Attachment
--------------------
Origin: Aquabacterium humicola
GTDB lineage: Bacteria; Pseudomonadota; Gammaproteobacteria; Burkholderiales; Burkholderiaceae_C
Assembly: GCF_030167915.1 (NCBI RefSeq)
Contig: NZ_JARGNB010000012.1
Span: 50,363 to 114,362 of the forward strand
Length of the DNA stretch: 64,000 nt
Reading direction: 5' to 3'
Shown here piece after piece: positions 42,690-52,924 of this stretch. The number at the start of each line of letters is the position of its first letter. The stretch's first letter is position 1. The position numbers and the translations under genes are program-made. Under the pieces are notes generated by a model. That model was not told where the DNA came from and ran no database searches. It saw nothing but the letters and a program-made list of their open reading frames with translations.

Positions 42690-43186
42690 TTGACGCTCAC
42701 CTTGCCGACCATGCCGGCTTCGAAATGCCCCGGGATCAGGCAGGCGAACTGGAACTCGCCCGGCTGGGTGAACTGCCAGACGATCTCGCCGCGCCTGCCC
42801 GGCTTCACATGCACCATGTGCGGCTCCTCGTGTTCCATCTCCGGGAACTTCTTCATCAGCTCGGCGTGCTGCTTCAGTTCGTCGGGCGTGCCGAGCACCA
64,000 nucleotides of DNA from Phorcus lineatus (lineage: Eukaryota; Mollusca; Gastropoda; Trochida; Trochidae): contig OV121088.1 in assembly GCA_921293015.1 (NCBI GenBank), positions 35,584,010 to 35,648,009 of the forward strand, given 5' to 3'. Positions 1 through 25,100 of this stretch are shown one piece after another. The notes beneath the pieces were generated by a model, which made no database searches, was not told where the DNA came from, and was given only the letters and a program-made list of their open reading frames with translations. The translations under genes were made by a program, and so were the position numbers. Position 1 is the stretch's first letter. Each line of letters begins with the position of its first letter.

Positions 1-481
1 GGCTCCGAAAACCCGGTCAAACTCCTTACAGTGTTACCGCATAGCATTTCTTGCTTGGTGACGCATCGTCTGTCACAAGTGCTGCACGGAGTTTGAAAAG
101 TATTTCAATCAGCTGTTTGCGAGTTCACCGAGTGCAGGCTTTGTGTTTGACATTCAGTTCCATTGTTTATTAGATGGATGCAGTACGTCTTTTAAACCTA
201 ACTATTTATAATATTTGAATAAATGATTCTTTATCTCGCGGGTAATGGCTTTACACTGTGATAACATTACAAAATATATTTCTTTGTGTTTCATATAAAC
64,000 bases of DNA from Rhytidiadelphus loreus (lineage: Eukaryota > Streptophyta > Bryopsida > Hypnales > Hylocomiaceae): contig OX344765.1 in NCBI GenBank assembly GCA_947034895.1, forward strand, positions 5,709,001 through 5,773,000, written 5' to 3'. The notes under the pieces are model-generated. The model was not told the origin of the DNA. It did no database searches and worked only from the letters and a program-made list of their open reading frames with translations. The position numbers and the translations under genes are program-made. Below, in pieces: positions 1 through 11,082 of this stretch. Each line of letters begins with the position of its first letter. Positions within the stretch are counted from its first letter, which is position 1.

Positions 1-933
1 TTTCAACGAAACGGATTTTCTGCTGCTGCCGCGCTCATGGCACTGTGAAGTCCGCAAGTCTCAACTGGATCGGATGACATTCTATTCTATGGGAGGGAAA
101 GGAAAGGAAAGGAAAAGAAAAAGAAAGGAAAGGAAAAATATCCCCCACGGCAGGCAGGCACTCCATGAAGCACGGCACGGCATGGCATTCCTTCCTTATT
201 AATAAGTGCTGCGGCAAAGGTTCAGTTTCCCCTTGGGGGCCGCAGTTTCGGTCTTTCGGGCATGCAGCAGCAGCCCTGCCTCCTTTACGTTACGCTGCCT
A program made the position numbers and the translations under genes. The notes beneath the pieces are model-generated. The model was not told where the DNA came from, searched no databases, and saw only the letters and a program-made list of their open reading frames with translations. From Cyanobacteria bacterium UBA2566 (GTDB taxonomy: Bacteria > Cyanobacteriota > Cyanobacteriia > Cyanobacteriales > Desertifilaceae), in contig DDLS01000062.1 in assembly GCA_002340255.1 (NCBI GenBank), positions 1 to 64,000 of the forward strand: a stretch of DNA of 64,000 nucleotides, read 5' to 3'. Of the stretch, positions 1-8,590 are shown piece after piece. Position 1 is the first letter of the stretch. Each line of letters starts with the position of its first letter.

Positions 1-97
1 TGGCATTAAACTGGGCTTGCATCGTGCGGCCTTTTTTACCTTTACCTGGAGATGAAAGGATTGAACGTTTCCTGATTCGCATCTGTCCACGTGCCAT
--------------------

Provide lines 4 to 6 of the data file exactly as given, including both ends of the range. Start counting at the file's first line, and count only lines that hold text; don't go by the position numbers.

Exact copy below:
Contig: NZ_JARGNB010000012.1
Span: 50,363 to 114,362 of the forward strand
Length of the DNA stretch: 64,000 nt